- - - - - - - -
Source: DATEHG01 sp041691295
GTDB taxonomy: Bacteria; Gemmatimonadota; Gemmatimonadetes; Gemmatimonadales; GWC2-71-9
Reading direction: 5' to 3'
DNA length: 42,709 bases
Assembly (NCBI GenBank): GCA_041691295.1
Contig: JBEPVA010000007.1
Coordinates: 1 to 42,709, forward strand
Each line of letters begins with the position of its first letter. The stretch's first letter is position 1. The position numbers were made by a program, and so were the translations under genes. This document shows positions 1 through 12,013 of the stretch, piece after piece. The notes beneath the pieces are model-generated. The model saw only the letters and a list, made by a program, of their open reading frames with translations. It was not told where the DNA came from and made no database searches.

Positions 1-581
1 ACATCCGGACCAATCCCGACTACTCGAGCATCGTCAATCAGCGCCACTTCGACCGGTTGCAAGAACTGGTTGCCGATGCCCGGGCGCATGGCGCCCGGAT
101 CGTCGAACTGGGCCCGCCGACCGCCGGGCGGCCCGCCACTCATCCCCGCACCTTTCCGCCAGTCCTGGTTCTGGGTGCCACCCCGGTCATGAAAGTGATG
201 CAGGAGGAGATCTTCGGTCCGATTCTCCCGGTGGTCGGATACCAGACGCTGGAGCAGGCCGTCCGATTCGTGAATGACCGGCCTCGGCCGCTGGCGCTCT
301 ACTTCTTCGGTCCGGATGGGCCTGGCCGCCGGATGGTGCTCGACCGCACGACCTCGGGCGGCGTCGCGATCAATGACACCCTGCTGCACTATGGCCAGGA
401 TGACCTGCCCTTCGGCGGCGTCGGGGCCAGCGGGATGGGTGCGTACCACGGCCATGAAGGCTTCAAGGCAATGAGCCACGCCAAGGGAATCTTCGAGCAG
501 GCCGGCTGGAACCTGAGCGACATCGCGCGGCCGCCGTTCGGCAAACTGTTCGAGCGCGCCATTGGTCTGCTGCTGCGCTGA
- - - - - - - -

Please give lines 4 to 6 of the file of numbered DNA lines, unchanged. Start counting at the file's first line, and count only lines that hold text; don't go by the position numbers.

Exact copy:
DNA length: 42,709 bases
Assembly (NCBI GenBank): GCA_041691295.1
Contig: JBEPVA010000007.1